I find that the argument about whether or not abortion is taking another person’s life is fairly useless ground to plow through — it’s like arguing whether or not slavery is taking another person’s labor, by arguing that the race enslaved isn’t really a “person”. The critical problem here is that once you can define away someone’s humanity, you can justify anything.
I’ve found it much more useful (as someone who, in large measure, supports a woman’s right to choose), to admit that abortion is indeed homicide, but that in some cases, it is the lesser of evils. Shooting a terrorist before she sets off her suicide bomb is regrettable, awful, and arguably evil, but when choosing between competing interests, sometimes homicide is understandable, justifiable, and granted legal sanction by our judicial system.
As horrible a person Bill Clinton has ever been, I did like his formulation of “safe, legal, and rare”. I don’t think it’s OK to kill people, but sometimes, regrettably, it is better than the alternative. I would probably support more restrictions on abortion than your average “pro-choice” advocate, but I think it’s untenable to say that we live in a world where we must never make choices between evils.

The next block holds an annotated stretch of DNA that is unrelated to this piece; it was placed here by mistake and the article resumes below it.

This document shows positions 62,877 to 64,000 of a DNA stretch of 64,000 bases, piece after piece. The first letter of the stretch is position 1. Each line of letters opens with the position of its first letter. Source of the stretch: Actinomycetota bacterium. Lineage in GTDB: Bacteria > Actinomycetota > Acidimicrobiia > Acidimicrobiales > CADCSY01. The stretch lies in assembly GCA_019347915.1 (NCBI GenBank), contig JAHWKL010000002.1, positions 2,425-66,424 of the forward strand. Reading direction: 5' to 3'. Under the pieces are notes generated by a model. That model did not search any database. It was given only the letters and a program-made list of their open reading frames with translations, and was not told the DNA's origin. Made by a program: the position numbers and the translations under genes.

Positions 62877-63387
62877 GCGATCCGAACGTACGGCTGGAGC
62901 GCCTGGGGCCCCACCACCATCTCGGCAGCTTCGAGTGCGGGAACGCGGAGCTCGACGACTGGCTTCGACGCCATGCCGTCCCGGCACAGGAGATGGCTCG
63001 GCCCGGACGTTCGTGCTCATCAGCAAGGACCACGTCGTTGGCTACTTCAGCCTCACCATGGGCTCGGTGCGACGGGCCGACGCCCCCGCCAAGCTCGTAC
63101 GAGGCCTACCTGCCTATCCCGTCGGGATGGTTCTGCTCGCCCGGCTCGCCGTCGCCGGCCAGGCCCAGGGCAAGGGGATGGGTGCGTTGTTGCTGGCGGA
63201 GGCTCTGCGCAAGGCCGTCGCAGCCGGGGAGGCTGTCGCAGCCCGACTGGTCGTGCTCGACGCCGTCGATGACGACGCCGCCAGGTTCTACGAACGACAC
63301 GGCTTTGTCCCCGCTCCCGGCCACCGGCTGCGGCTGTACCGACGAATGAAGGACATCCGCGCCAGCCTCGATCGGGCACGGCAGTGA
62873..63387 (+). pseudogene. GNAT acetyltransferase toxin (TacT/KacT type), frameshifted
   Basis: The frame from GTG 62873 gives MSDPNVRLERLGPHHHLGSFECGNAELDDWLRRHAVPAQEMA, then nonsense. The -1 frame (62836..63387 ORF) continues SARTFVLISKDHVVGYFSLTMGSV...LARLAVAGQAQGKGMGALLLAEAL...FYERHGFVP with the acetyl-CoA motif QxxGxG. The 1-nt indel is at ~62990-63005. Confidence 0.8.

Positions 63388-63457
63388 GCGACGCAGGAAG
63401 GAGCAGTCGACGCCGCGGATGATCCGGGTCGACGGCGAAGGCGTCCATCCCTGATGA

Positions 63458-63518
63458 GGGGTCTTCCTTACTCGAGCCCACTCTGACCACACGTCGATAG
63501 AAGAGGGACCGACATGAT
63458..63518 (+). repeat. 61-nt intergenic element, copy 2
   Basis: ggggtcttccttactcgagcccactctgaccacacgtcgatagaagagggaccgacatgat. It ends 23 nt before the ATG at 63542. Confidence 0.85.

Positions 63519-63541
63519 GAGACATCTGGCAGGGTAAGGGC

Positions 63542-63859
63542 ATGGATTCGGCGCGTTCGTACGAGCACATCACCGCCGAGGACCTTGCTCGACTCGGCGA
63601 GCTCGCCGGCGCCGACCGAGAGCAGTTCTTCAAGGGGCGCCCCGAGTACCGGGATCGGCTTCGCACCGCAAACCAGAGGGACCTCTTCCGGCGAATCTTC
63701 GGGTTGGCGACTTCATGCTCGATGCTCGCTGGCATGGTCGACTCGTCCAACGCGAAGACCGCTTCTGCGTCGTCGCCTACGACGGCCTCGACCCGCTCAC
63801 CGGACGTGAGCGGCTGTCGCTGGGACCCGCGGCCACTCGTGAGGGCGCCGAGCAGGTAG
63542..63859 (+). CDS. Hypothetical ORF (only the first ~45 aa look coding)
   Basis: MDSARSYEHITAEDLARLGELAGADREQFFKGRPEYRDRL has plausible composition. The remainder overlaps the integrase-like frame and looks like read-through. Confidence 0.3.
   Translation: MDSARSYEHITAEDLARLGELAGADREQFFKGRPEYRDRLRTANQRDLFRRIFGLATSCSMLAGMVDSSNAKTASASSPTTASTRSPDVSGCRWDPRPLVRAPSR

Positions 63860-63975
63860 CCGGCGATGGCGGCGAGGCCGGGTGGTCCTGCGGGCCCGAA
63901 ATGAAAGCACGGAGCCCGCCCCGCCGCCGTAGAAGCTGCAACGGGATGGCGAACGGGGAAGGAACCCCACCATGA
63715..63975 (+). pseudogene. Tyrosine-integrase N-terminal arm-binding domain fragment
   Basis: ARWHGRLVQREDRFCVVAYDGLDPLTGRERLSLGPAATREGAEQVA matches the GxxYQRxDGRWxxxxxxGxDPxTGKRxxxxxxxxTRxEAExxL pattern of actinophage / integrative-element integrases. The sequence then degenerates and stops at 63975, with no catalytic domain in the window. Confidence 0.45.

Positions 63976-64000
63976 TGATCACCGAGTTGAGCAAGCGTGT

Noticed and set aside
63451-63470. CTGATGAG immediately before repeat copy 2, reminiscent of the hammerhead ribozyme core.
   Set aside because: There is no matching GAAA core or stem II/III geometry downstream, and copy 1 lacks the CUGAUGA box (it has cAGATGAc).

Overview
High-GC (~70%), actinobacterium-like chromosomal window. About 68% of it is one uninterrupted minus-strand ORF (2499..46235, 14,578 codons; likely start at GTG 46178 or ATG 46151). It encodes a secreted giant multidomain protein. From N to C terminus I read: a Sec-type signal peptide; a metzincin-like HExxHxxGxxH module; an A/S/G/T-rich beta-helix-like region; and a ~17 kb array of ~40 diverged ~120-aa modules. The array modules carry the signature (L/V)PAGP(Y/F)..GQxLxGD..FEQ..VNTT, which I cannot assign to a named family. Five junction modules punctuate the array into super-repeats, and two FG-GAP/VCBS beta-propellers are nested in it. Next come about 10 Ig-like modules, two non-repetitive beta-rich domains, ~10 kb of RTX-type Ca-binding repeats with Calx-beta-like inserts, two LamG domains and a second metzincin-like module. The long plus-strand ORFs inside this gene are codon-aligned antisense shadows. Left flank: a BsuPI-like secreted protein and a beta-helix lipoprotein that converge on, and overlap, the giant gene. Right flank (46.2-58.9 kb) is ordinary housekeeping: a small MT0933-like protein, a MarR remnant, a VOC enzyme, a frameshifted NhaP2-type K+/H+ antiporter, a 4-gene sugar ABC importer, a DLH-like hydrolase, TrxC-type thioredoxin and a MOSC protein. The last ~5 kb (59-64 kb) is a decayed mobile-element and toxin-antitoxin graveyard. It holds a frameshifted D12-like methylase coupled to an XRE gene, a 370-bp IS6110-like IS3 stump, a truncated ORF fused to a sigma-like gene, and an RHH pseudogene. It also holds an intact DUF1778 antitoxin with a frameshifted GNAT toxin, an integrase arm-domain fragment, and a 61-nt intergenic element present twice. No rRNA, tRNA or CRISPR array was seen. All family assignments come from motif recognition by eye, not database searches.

Hopefully, my acceptance and respect of your position that a zygote is human immediately upon conception, makes it easier for us to talk about how we deal specifically with the messy gray area of morality when there are regrettable competing interests. I imagine much of the frustration that the “pro-life” advocates have is in regards to the callous dehumanization often proposed by “pro-choice” advocates. I hope I’ve shown that even though I may be “pro-choice”, it is not because I am willing to dehumanize a baby before it is born — I think any decision to terminate a pregnancy should be one that fully weighs the moral and spiritual cost being paid to avoid an even worse situation.